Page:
What do the inhabitants of all midsize cities (Seattle, Denver, Atlanta) have in common? They have almost no resistance against the impulse to show a visitor from a big city a bar or restaurant that is (according to their estimation) just as cool, just as fancy, just as chic as the ones in the big city. I have done this. You have done this. We have all done this. Of course, the visitor caught in this sorry predicament is kind if he/she conceals his/her contempt, and unkind if he/she express it. But to be fair, you too have been in this situation. At one time or another, you visited a big city and were shown by your eager hosts a place or something that was easily enjoyed or gotten in your midsize city.

For example, in 2010, a couple of New Yorkers decided to amaze me with a new Thai restaurant that opened in their Chinatown. They insisted the experience would change my life. I tried and tried to suggest that a French or Italian restaurant might be the way to go. I even made up a sensitive stomach, one that's easily troubled by the unfamiliar spices of Asian dishes. But this is what the New Yorkers kept thinking: He is from a small city and so is scared of the exotic delights of our big city. And this is what I kept thinking (and this thinking indeed proved to be true): No Thai restaurant in the Big Apple could compete with even those on the outskirts of Seattle.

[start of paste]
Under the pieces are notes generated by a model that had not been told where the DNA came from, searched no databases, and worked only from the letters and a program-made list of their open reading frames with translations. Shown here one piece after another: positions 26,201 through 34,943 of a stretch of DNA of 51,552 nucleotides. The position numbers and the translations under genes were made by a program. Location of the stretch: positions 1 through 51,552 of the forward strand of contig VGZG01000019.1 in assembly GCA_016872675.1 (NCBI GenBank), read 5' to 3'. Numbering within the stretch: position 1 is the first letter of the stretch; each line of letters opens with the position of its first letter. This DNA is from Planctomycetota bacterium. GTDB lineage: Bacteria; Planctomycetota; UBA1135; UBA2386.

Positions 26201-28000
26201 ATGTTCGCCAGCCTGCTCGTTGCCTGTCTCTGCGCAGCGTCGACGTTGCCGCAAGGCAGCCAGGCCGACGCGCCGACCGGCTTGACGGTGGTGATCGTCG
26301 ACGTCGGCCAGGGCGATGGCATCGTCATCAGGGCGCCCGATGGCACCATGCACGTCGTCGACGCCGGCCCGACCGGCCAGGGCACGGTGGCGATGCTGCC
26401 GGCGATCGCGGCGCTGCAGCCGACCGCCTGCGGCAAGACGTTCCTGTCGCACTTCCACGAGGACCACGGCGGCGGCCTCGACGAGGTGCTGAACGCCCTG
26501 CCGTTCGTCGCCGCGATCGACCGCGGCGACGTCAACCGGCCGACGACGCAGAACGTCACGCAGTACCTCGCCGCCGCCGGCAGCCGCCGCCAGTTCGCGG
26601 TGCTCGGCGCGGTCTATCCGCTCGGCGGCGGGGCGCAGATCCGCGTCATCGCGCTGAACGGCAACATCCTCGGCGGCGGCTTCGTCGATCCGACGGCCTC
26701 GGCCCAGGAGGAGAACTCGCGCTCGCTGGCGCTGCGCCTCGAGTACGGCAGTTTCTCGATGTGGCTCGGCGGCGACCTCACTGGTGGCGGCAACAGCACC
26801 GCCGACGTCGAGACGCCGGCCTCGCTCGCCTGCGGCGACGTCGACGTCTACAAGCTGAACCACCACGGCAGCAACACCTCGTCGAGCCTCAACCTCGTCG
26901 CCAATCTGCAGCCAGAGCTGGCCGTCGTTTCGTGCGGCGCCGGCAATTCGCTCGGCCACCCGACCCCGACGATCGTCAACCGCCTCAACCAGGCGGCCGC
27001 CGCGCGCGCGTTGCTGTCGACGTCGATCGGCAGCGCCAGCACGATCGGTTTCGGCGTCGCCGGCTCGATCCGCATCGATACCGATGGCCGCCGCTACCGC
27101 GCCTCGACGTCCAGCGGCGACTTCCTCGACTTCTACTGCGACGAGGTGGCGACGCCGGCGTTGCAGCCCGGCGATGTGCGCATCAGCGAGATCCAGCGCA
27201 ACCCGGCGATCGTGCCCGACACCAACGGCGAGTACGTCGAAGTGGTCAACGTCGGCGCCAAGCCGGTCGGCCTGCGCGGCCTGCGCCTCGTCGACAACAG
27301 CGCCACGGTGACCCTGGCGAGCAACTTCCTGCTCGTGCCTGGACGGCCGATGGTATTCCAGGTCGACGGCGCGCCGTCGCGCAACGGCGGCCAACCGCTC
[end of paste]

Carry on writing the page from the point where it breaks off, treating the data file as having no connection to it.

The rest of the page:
These thoughts came to me soon after I entered Bathtub Gin & Co. from a door in an alley. It was exactly the kind of place I would show to a friend from New York. Its old brick walls, its cool basement area, its creaky furniture, its high ceilings, its lamps, its wood-rich bar, its black-and-white photographs, its intimacy, its respectable selection of cocktails and wine (I had an excellent drink called a Coup D'État and a sound glass of Côtes du Rhône), its handsome and almost whispering urban types, its '90s hiphop and triphop, its dark corners—how could a person from a big city not feel right at home in a place like this? A place that's right in the middle of midsize Seattle? recommended